I must admit that I feel a bit like either a deer in headlights or like the Starship Enterprise caught in a tractor beam of a Romulan warship in the face of what I find at this time to be the haunting yet captivating question of “Who are you?”
This question is posed on two occasions in today’s Gospel. One reason for this is because the last time I really took a significant chunk of time to sit with this question was back in 1998 during a formal discernment process in the Diocese of Atlanta.
Discernment processes aren’t necessarily tied to the church and, as an old friend and mentor told me at the time, a regular practice of discernment provides an opportunity for deeper reflection about fundamental questions of life and faith and call – sometimes to priesthood, or some form of greater service, or to one’s vocation and its sometimes varied manifestations throughout the journey of a single lifetime. And, just as I realized back in 1998, it’s pretty hard to figure out where you might want to go and what you might want to do if you don’t know who you are.
So, in the context of our Advent waiting and expectation, I would like us to spend some time sitting with this question that leads us back to square one if you will; this fundamental question of who we are, and more important, who are you in Christ? Another way to get at this might be to ask, “How are you in Christ?” or “How is Christ in you?” or, “How do you function as bearers of Christ’s standard while you wait?”
In this regard I find this passage from John most helpful first by noting John’s patient response. Note that it takes John a while to answer the question. I find this helpful because I think the question of who we are cuts to the core of our being and demands a degree of courage and integrity to emerge with an answer that has any chance of being consistent with our inner truth; an answer that we identify as truthful and resonant, regardless of how anyone outside of us engages it. What do I mean?
Here I am acknowledging how often we respond to probing questions like this, not from a place of integrity but from places of appeasement, pursuing the path of least resistance. In other words, rather than truly wrestle with and acknowledge that sometimes we have no idea what a complete answer to the question of “Who am I?” might be, and at best we may have a few scattered hints, we opt instead to frame and answer the question by rewording it like this: “Who do I think you want me to be?” or “Who do I think I should be?”
“Who are you?” is a question inviting each of us to get out of our heads and instead is an invitation to examine the core of our being, and engage the divine spark that lies within each of us.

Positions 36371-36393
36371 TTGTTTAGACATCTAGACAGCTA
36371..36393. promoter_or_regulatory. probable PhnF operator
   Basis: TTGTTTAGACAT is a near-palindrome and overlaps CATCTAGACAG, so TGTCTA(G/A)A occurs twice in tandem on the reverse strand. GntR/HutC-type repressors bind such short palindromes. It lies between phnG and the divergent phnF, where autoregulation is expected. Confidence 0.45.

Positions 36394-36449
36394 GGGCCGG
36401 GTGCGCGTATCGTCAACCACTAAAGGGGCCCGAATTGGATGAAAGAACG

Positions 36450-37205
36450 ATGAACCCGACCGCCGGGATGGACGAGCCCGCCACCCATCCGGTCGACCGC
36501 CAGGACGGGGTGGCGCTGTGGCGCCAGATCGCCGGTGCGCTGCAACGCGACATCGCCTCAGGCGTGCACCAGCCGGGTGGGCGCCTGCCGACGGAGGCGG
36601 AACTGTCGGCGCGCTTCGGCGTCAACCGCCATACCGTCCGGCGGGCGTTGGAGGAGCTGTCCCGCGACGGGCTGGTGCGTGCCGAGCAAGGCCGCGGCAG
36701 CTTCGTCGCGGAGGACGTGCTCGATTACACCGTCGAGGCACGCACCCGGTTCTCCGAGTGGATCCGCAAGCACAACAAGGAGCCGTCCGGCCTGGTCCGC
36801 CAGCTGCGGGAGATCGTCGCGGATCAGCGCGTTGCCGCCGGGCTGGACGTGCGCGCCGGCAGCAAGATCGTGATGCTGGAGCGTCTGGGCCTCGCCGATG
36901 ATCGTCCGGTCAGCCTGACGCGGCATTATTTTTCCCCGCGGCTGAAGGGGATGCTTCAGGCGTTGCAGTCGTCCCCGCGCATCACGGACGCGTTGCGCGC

Second, rooted in the knowledge of his true identity, John resists being placed in any of the range of boxes that his Pharisee questioners laid out for him. Many of us have firsthand experience of attempts by others to fit us into the neat boxes they think we should fit in to. John identifies himself as the one who went ahead to “testify to the light” and in response, the priests and Levites try to interpret what John was trying to communicate from the limits of their own understanding.
John keeps saying, “It’s not about me, it’s about one so much greater than me who is turning the world upside down and shining light to scatter darkness in our lives and world.” And in return, the priests and Levites need to reconcile the strange tidings of which John speaks with their known sources of authority. In effect, they say, we won’t accept as valid what you have to say until we identify the source of your validity. So are you Elijah? A prophet? Tell us on what grounds we should believe what you have to say?
But, as many of us have also experienced at some point or maybe at several points in our life so far, when we connect with the truth and power of who we are and who we are created to be, and know ourselves to be loveable, living, and dynamic beings, the fact that this identity may not make sense to anyone else, places a distant second to our ability to identify the rooted center of our being. In other words, we know that to live or be any other way than who we truly are, is a false choice equivalent to choosing not to have air to breathe.
Daring to answer the question “Who are you?” provides us with all the grounding and authority we need to claim all that we are and to know ourselves to be, especially when we discover who we are as expressions of Great Spirit.
Finally, John’s answer to the question of “Who are you?” reveals who he is in Christ. Said differently, his identity isn’t self-serving, but identifies him as one who serves something and someone way bigger than himself. John says, in effect, I’m merely the pre-game show – I’m a cheerleader if you will, sent to alert you to the fact that this thing, this one you are waiting for, is going to be awesome and so much more than you can even imagine.. John says, in effect, anything I do pales in comparison to the transformation you are about to undergo – if you are ready to receive it, if you are prepared. This is why, I think, we need an entire season to prepare. This is why we watch and wait.
The question “Who are you?’ enables us to prepare for the transformation that results when we meet Jesus – whether it be as a baby in a manger or on the road to Damascas, or in the eyes of a homeless person on the side of the street.
When we know who we are, we stop second guessing ourselves and act. We draw close to the things that our heads tell us to be afraid of but that the root of our being knows is exactly where we need to go.
My prayer this evening is that as we continue to watch and to wait, each of us finds the courage to stay in the headlights and to allow our wrestling with the question, “Who are you?” to reveal who Christ has already called us to be as agents of light and life and fresh air in our world.